• Draco T Bastard

          I’m stating that to ensure the poor can access some electricity in the short run they have massively increased to costs involved to everyone.

          No they haven’t. The costs have remained the same.

          These costs will eventually be passed on in some manner and it is likely the poor will end up in an even worse position than they were before (Most likely no electricity, no jobs and no services that rely on electricity).

          What a load of BS. If anything it’s likely to produce more jobs as the government continues massive investment in electricity production.

    • Draco T Bastard 21.3

      A lot of people don’t understand that pricing is there to restrict use. This applies to RWNJs as well as their usual complaint about carbon taxes is that it will raise fuel prices.

      Anyway, what Venezuela did there was wrong but not because of the price controls or the subsidies but because the controls were set incorrectly. What they should have done is set a reasonable amount of electricity that each household could use free and that anything above that cost an arm and a leg with the price increasing as you used more.

      That would have provided the security of supply that the poor need while also restricting use. It would have removed the need for the subsidies as well.

  21. ianmac 22

    Questions might be interesting today (unless Key takes Armstrong’s advice and makes a personal statement to shut down debate.)
    1. Rt Hon WINSTON PETERS to the Prime Minister: Does he stand by all his statements; if so, why?

    3. ANDREW LITTLE to the Prime Minister: Does he enforce high standards of conduct on all his Ministers, including himself?

  22. freedom 23

    Bob Jones dribbles onto his bib and again the Herald publishes it

    • North 23.1

      Jones masturbating his bone

      Re Key masticating a scone

      Rights For Every Other Scone !

      Love your tones


  23. Macro 24

    Last evening I went to see a film “Salt of the Earth”. A documentary featuring the life work of social photographer Sebastião Salgado. If you have not seen this film you must. There are parts that are so hard to witness – The graphic realities shown of the droughts in Ethiopia, and the Sahel, the wars in Serbia and Rwanda, are simply heartbreaking, and man’s inhumanity to man almost too much to bear.
    But there is hope at the end with the reforestation program he and his wife have begun in Brazil. A very moving documentary.

    • Murray Rawshark 24.1

      It’s interesting that his name translates as “Salted Sebastian”. I wonder if he called his film “Salt of the Earth” because of that.

      • Macro 24.1.1

        He does make a reference to the biblical quote “you are the salt of the Earth” early on in the film, and his work is focused entirely on the global human condition. But yes an interesting observation. I’m sure that has something to do with it as well. Interestingly he trained as an economist and worked for the World Bank before giving that all up to concentrate on photography; a much more influential and productive life resulted.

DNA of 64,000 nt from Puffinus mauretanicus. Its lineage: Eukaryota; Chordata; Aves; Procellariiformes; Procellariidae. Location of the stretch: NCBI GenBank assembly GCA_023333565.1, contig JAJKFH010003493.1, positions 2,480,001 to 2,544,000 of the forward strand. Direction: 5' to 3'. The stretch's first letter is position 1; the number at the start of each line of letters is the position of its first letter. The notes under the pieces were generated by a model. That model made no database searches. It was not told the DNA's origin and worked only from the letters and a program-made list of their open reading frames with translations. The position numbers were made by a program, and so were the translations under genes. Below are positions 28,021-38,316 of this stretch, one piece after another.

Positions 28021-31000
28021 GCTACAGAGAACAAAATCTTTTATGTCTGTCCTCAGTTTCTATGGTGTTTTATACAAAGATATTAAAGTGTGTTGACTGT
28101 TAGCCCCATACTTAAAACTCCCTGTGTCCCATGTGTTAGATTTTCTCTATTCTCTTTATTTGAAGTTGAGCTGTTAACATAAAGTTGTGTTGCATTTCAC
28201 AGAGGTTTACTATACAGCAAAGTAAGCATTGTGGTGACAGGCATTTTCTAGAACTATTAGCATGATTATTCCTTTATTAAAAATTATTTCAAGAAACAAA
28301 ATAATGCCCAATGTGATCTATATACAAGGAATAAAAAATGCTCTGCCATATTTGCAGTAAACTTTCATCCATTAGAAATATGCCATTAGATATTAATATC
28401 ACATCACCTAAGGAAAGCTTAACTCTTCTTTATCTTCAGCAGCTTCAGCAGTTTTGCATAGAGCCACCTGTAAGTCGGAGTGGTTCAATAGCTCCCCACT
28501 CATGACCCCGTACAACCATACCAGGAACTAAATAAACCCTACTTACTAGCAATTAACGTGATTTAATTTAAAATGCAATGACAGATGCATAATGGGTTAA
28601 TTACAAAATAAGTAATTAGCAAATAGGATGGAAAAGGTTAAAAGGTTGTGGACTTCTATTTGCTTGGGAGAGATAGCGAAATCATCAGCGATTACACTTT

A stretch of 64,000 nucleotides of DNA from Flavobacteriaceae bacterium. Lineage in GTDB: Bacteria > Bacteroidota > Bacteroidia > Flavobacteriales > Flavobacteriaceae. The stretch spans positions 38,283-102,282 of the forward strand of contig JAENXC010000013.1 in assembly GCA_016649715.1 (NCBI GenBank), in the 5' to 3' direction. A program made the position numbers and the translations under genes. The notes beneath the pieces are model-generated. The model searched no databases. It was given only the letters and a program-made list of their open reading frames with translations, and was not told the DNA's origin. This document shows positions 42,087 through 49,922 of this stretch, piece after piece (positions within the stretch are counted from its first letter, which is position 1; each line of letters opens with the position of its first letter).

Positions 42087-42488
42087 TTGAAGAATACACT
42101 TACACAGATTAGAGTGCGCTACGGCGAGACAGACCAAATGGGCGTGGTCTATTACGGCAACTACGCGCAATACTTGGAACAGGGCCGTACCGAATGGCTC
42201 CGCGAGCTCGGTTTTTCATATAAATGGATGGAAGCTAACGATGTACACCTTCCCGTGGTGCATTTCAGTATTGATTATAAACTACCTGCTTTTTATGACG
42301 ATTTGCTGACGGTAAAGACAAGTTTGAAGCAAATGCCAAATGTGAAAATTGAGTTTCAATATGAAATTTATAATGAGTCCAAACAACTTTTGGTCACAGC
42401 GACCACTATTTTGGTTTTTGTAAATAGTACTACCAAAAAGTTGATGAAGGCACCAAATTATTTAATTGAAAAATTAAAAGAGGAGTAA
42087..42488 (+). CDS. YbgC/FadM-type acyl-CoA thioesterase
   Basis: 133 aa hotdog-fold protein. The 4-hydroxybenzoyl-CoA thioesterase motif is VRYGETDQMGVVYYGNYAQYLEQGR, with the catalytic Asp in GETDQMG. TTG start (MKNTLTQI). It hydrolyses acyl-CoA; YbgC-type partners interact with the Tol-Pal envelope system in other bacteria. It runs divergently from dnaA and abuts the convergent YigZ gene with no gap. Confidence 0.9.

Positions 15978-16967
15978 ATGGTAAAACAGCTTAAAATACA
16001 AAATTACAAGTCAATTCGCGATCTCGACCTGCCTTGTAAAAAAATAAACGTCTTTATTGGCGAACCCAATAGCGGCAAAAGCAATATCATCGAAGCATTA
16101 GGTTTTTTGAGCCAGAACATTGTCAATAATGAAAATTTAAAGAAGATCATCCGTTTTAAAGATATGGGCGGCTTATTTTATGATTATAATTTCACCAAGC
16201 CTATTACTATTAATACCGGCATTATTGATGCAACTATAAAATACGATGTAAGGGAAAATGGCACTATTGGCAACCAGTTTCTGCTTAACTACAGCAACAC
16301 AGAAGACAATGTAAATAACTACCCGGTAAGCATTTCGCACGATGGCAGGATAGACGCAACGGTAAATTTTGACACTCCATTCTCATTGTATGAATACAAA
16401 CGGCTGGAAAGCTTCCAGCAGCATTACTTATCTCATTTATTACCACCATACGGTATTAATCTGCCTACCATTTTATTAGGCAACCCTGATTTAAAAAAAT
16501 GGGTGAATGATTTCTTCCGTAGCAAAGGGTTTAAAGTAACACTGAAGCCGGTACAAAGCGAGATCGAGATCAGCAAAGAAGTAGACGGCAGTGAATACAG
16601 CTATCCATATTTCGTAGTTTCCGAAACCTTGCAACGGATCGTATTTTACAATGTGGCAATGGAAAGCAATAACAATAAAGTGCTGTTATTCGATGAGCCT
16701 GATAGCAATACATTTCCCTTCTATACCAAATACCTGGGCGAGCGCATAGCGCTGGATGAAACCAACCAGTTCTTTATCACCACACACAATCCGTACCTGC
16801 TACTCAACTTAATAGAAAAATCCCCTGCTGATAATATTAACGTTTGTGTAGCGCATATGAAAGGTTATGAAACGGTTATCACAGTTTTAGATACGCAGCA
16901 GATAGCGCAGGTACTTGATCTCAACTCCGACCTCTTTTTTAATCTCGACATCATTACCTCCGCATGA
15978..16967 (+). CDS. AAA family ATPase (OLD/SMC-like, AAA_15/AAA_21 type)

24. amirite 25

    ‘The brother of a Cabinet Minister is accused of abusing two 11-year-old girls.

    The man, whose name, age, and job have been suppressed, is accused of indecently assaulting an 11-year-old girl and of attempting to make intimate recordings of another girl, also aged 11.’

    ‘There is a very real conflict of interest for the cabinet minister whose brother is facing serious assault charges, Labour Party leader Andrew Little has said.’

    ‘Prime Minister John Key will not be making an apology to Parliament today for his repeated pulling of an Auckland waitress’ ponytail.’

  25. veutoviper 26

    Blanket suppression again – for three weeks at least. Deja vu, anyone?

    Well, Stuff are much more forthcoming on some of the details of this case.

    Interesting difference in reporting. The Herald calls it a total blanket suppression; Stuff reports the judge as being uncomfortable with a total blanket suppression. The Stuff reporter is named as Phil McCarthy, who works for the Southland Times.

    CAREFUL – we must not name possible court location as this is suppressed.

    • veutoviper 26.1

      SNAP, Amirite!

    • arkie 26.2

      That stuff article you link to is no longer up as far as I can see.

        • weka

          Thanks! Interesting, I tried that this morning and got blank pages.

          It does look like the reporter got somethign wrong about the scope of the suppression order. Or what the judge granted was a partial suppression but still more than the man’s name. Anyone know how that works?

          • BLiP

            Not me. I sorta get how suppression orders are supposed to work but note that in the practical application they seem only to favour the privileged. In this case, I wonder whether the suppression order(s) might include “any details” which could identify the alleged victims. If so, stating their age at the time of the alleged offending might be a problem??


            • weka

              That would certainly explain the differences between the two newspaper articles.

        • arkie


          edited because weka has asked my questions! haha